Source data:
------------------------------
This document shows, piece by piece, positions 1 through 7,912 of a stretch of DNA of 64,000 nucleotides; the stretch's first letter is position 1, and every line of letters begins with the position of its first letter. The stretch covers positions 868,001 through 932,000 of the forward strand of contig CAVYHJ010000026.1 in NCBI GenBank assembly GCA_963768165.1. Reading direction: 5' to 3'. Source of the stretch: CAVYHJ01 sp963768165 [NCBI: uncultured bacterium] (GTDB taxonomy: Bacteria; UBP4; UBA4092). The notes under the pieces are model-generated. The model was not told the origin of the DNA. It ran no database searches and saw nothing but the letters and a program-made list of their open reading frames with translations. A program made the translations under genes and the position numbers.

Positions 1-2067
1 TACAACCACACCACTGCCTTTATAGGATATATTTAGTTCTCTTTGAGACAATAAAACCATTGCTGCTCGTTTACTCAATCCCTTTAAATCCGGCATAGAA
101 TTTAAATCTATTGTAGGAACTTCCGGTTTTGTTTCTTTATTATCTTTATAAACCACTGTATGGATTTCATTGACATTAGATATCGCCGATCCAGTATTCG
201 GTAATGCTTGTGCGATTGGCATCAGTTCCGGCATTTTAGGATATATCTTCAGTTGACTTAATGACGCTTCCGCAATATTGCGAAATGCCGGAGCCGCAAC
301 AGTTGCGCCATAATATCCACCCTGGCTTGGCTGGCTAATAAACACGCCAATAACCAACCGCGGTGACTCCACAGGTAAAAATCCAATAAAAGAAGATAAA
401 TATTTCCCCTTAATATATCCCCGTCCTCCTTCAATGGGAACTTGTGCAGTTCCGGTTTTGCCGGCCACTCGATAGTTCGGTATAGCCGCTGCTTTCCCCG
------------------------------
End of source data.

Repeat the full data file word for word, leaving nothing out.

This document shows, piece by piece, positions 1 through 7,912 of a stretch of DNA of 64,000 nucleotides; the stretch's first letter is position 1, and every line of letters begins with the position of its first letter. The stretch covers positions 868,001 through 932,000 of the forward strand of contig CAVYHJ010000026.1 in NCBI GenBank assembly GCA_963768165.1. Reading direction: 5' to 3'. Source of the stretch: CAVYHJ01 sp963768165 [NCBI: uncultured bacterium] (GTDB taxonomy: Bacteria; UBP4; UBA4092). The notes under the pieces are model-generated. The model was not told the origin of the DNA. It ran no database searches and saw nothing but the letters and a program-made list of their open reading frames with translations. A program made the translations under genes and the position numbers.

Positions 1-2067
1 TACAACCACACCACTGCCTTTATAGGATATATTTAGTTCTCTTTGAGACAATAAAACCATTGCTGCTCGTTTACTCAATCCCTTTAAATCCGGCATAGAA
101 TTTAAATCTATTGTAGGAACTTCCGGTTTTGTTTCTTTATTATCTTTATAAACCACTGTATGGATTTCATTGACATTAGATATCGCCGATCCAGTATTCG
201 GTAATGCTTGTGCGATTGGCATCAGTTCCGGCATTTTAGGATATATCTTCAGTTGACTTAATGACGCTTCCGCAATATTGCGAAATGCCGGAGCCGCAAC
301 AGTTGCGCCATAATATCCACCCTGGCTTGGCTGGCTAATAAACACGCCAATAACCAACCGCGGTGACTCCACAGGTAAAAATCCAATAAAAGAAGATAAA
401 TATTTCCCCTTAATATATCCCCGTCCTCCTTCAATGGGAACTTGTGCAGTTCCGGTTTTGCCGGCCACTCGATAGTTCGGTATAGCCGCTGCTTTCCCCG